Articles of Interest
By JULIA PRESTON
Most Americans surveyed in a poll released Tuesday said the United States should give shelter and assistance to children from Central America coming here illegally without their parents while the authorities decide whether they can stay.
In the poll, by the Public Religion Research Institute, a nonpartisan organization that conducts research on religious values in public life, 69 percent of respondents said the children should be treated as refugees and should be allowed to stay “if authorities determine it is not safe for them to return to their home country.”Read more »
In recent decisions, the conservative majority on the Supreme Court has made clear its view that corporations are people, with all the attendant rights. They are entitled to free speech, which in their case means spending lots of money to bend the political process to their ends. They are entitled to religious beliefs, including those that mean denying benefits to their workers. Up next, the right to bear arms?Read more »
By Jane Lindholm, National Public Radio
A tour of the Ben & Jerry's factory in Waterbury, Vt., includes a stop at the "Flavor Graveyard," where ice cream combinations that didn't make the cut are put to rest under the shade of big trees.Read more »
By Lindsay Abrams, Salon
As residents of California are urged to conserve water and the state considers placing a mandatory restriction on outdoor water usage, Nestlé is trucking away undisclosed amounts of the precious resource in the form of bottled water.Read more »
Representative Nancy Pelosi of California, the House Democratic leader, on Wednesday said she would not back changes to a 2008 law that gave certain undocumented immigrant children broader legal rights to enter the United States.
By JONATHAN WEISMAN
WASHINGTON — Representative Nancy Pelosi of California, the House Democratic leader, reversed course on Wednesday and said she would not back changes to a 2008 law that gave certain undocumented immigrant children broader legal rights to enter the United States.Read more »
By Paul Krugman
How many Americans know how health reform is going? For that matter, how many people in the news media are following the positive developments?
I suspect that the answer to the first question is “Not many,” while the answer to the second is “Possibly even fewer,” for reasons I’ll get to later. And if I’m right, it’s a remarkable thing — an immense policy success is improving the lives of millions of Americans, but it’s largely slipping under the radar.Read more »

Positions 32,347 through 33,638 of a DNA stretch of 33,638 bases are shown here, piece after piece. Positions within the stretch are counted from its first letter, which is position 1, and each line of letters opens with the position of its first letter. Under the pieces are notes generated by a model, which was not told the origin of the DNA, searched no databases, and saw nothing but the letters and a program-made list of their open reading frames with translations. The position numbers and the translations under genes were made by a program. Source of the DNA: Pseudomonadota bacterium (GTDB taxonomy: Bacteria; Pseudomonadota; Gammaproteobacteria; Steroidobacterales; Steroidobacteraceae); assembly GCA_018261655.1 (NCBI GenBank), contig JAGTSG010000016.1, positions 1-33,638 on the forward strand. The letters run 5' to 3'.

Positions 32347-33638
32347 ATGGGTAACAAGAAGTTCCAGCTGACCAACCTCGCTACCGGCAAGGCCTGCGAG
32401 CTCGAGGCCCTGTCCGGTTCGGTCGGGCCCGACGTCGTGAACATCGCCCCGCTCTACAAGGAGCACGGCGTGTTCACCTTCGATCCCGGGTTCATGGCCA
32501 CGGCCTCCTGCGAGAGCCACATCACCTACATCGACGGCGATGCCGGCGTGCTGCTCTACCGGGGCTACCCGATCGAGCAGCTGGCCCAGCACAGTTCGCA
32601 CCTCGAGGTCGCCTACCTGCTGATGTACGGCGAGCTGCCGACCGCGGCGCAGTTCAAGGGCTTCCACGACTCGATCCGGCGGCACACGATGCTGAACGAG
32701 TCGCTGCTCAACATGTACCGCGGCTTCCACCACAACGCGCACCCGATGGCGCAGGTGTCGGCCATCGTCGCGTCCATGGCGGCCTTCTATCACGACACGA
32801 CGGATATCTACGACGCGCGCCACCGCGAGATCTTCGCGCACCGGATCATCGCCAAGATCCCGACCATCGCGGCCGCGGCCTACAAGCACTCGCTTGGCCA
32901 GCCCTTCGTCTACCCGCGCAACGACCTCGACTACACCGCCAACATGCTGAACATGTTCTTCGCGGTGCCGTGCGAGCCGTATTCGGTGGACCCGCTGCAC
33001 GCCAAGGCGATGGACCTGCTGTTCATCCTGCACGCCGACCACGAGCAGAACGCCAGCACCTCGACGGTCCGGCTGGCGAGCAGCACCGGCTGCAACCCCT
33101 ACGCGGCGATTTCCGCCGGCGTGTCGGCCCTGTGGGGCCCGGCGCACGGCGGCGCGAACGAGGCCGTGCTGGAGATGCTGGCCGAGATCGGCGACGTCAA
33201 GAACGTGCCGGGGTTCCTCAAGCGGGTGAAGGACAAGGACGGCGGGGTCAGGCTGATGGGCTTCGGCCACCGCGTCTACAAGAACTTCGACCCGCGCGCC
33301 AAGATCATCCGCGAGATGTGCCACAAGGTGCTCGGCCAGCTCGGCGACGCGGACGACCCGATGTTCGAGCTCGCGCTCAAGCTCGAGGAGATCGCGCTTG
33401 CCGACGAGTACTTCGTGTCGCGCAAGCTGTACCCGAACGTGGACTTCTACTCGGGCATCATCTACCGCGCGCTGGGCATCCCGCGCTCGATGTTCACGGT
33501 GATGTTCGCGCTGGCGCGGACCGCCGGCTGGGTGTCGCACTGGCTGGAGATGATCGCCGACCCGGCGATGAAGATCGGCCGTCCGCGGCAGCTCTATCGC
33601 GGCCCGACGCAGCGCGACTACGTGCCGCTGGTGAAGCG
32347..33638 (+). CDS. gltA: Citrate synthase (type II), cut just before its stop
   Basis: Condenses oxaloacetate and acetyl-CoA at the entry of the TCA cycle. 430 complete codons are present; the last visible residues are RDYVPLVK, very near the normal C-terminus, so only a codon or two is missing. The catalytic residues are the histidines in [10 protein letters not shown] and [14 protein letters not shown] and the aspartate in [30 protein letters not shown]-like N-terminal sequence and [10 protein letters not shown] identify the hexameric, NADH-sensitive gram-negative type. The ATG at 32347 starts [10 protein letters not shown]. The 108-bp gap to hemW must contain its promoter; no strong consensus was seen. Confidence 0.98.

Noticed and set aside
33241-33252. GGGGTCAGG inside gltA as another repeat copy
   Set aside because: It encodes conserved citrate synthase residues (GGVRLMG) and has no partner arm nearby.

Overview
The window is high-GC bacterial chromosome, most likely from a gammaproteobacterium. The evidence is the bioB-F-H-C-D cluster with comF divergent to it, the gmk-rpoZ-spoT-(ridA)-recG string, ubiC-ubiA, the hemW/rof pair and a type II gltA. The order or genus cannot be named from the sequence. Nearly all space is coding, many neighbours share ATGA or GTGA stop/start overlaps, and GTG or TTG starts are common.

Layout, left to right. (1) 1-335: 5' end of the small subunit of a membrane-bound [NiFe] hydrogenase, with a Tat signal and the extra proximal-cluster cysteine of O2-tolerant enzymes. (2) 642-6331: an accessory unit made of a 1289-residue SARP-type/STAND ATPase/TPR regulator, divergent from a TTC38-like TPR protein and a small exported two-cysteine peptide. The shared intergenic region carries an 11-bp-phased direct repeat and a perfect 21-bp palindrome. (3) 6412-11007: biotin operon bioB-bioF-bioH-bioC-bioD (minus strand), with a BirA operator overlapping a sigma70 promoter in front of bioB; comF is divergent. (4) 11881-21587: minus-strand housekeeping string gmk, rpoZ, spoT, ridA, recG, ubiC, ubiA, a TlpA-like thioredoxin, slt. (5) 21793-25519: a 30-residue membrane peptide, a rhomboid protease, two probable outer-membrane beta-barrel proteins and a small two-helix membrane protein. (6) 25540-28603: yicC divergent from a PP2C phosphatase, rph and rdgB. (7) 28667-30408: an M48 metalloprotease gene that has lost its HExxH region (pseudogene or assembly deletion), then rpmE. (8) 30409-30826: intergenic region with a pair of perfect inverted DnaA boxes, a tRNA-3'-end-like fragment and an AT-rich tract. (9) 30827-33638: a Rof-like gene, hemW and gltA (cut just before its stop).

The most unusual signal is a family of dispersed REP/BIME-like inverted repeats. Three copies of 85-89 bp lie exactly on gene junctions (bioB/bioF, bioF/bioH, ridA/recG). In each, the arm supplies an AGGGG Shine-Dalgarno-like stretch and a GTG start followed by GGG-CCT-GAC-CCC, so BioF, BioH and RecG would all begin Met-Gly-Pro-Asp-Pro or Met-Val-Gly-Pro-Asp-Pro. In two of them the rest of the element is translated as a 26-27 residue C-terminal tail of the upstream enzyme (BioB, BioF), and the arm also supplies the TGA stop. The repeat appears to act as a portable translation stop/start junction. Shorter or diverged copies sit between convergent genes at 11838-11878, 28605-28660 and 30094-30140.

A hydroponic greenhouse in Connecticut. An estimate says that domestic organic food sales reached $32.3 billion last year.
CHRISTOPHER CAPOZZIELLO FOR THE NEW YORK TIMES
By KENNETH CHANG
JULY 11, 2014
Adding fuel to the debates over the merits of organic food, a comprehensive review of earlier studies found substantially higher levels of antioxidants and lower levels of pesticides in organic fruits, vegetables and grains compared with conventionally grown produce.Read more »
By Catherine Rampell, The Washington Post
First they came for blacks, and we said nothing. Then they came for Latinos, poor people and married women, and we again ignored the warning signs.
Now, after our years of apathy, they’re coming for us: the nation’s millennials.Read more »
By Ashley Spillane July 11 at 6:00 AM
Ashley Spillane, president of Rock The Vote, spent more than ten years working in electoral politics.Read more »
By ROBERT PEAR
WASHINGTON — Congressional Democrats said Tuesday that they had developed legislation to override the Supreme Court decision on contraceptives. The bill would ensure that women have access to coverage for birth control even if they work for businesses that have religious objections.
The bill, developed in consultation with the Obama administration, would require for-profit corporations like Hobby Lobby Stores to provide and pay for contraceptive coverage, along with other preventive services, under the Affordable Care Act.Read more »
By MATT APUZZO
WASHINGTON — Civil rights groups have spent a decade fighting requirements that voters show photo identification, arguing that this discriminates against African-Americans, Hispanics and the poor. This week in a North Carolina courtroom, another group will make its case that such laws are discriminatory: college students.Read more »